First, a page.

In subgroup analysis stratifying based on study location, South Asians in North America had a lower risk of CVD-related mortality compared to Whites, and this result was meaningfully different to the pooled CVD-related mortality result, as were studies deemed a high risk of bias where South Asians have more than double the risk of CVD-related mortality compared to Whites. The remaining subgroup analyses revealed a nonmeaningful difference between age group and type of CVD (Fig. 3: forest plot showing relative effect of subgroup analyses for CVD-related mortality between South Asians and Whites (RE < 1.00 favours South Asians)).

Fig. 3
figure 3

Forest plot showing relative effect of subgroup analyses for CVD-related mortality between South Asians and Whites (RE < 1.00 favours South Asians)

Testing for heterogeneity

The I2 value of the primary outcome, CVD-related mortality, was 53%. For all-cause mortality, I2 = 41%. As I2 < 60% for both outcomes, per the protocol, further analyses to explore heterogeneity were not undertaken.

Sensitivity analyses

Upon sensitivity analysis, there were no meaningful differences between the results of CVD-related mortality of each sensitivity analysis subgroup and the overall result (Fig. 4: forest plot showing relative effect of sensitivity analyses for CVD-related mortality between South Asians and Whites (RE < 1.00 favours South Asians)).

Fig. 4
figure 4

Forest plot showing relative effect of sensitivity analyses for CVD-related mortality between South Asians and Whites (RE < 1.00 favours South Asians)

Publication bias

Egger’s test and visual inspection of funnel plots (Fig. 5: funnel plots for publication bias: (L) CVD-related mortality; (R) all-cause mortality) did not suggest any small study effect for both CVD-related (p = 0.06) and all-cause mortality (p = 0.59), at the 5% significance level.

Fig. 5
figure 5

Funnel plots for publication bias: (L) CVD-related mortality; (R) all-cause mortality

Certainty of evidence

CVD-related mortality was given a moderate certainty of evidence grade; all-cause mortality was given a low grade. Certainty assessment and the reasons for downgrading the certainty of evidence for both outcomes are presented in the footnotes of Table 4.

Table 4 Certainty of the evidence using GRADE and summary of results for CVD-related mortality and all-cause mortality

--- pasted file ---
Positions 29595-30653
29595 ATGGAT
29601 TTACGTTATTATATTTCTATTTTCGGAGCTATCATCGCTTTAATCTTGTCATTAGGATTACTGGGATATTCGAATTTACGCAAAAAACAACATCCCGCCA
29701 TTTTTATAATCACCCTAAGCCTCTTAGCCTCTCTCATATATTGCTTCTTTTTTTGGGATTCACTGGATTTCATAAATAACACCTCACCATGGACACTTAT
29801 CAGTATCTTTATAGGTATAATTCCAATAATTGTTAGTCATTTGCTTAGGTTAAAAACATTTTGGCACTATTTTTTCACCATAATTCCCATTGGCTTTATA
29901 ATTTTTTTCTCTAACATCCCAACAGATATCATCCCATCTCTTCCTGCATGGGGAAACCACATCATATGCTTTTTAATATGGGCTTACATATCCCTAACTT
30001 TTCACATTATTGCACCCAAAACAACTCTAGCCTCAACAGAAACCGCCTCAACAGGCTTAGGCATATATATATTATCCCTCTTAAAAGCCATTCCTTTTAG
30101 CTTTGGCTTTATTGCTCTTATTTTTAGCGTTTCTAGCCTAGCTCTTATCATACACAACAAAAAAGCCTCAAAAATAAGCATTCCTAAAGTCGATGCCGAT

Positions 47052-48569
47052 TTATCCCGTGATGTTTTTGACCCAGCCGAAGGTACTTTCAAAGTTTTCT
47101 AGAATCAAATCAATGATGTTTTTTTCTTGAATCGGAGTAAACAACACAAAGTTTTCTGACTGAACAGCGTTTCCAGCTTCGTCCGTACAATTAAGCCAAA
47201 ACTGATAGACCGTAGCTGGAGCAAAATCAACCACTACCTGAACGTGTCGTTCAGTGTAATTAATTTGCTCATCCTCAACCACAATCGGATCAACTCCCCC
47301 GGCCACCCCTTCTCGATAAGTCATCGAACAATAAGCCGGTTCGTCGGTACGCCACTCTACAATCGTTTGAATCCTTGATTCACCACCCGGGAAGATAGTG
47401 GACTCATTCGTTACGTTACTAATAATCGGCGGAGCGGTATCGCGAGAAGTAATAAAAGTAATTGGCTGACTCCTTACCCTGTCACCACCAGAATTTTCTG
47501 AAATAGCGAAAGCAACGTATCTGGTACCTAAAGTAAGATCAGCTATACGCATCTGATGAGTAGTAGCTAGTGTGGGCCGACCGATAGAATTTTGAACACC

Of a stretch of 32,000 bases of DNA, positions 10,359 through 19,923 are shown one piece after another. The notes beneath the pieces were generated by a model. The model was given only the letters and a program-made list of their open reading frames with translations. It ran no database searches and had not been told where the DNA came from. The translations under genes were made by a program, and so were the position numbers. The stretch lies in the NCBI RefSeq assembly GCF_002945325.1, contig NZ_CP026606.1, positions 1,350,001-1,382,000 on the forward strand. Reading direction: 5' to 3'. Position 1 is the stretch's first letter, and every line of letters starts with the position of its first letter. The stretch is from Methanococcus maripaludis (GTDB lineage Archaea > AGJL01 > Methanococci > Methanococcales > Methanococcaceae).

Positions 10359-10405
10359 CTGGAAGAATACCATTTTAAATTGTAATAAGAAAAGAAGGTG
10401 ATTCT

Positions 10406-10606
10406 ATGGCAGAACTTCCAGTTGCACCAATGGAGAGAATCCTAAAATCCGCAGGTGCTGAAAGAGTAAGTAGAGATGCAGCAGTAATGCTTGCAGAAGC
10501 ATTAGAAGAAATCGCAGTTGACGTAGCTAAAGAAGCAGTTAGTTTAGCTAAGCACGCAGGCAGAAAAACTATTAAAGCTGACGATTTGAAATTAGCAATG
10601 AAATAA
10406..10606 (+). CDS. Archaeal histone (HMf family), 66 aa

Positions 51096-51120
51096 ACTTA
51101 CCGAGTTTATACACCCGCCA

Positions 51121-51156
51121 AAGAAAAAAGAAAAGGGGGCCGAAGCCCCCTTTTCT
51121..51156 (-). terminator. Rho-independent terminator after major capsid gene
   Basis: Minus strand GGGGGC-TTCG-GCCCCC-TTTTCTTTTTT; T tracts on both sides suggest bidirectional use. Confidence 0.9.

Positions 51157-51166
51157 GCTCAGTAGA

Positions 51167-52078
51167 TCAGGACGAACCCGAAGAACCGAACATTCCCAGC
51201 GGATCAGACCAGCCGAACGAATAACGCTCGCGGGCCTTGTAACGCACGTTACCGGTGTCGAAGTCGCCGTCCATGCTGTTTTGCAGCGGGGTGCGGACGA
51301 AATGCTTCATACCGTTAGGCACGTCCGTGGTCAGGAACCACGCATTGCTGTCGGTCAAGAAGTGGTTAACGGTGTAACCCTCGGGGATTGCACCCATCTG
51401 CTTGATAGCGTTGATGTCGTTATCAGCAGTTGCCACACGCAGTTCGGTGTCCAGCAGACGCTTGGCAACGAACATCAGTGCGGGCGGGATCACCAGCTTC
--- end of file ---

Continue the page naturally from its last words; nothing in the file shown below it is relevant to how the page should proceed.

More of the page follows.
Synthesis of other ethnicities

Results from ethnicities other than South Asians that were presented in the eligible studies in this review were synthesised, the results of which are presented in Supplementary Fig. 1 (forest plot showing relative effect for CVD-related mortality between other ethnicities and Whites (RE < 1.00 favours the other ethnicities)). The ethnicities whose credible intervals did not overlap with the South Asian vs White result were East Asian and other, where the risk of East Asian participants dying due to a CVD-related issue was almost half that for Whites.


General interpretation

This systematic literature review summarised the available scientific evidence pertaining to CVD-related mortality between South Asians and Whites in four developed countries. To the best of the authors’ knowledge, it is the first to do so. Overall, a total of 41 studies were reviewed. South Asian participants had an increased odds of CVD-related mortality compared to Whites, but not in all-cause mortality.

Most studies suggest higher mortality in SA compared to Whites which are reflected in the overall results. Subgroup analyses found that CVD type did not have a meaningful effect on CVD-related mortality between SA and Whites but that may be due to the small number of studies that reported the exact type of CVD being measured.

One review conduced in Canada [73] found similar results to the present review, where South Asian Canadians had higher rates of hypertension and other determinants of CVD, resulting in higher rates of CVD and worse outcomes. This is backed up by results in other studies which looked at CVD burden in South Asians [74,75,76,77,78] and found South Asians at higher risk of CVD determinants, often leading to poorer outcomes.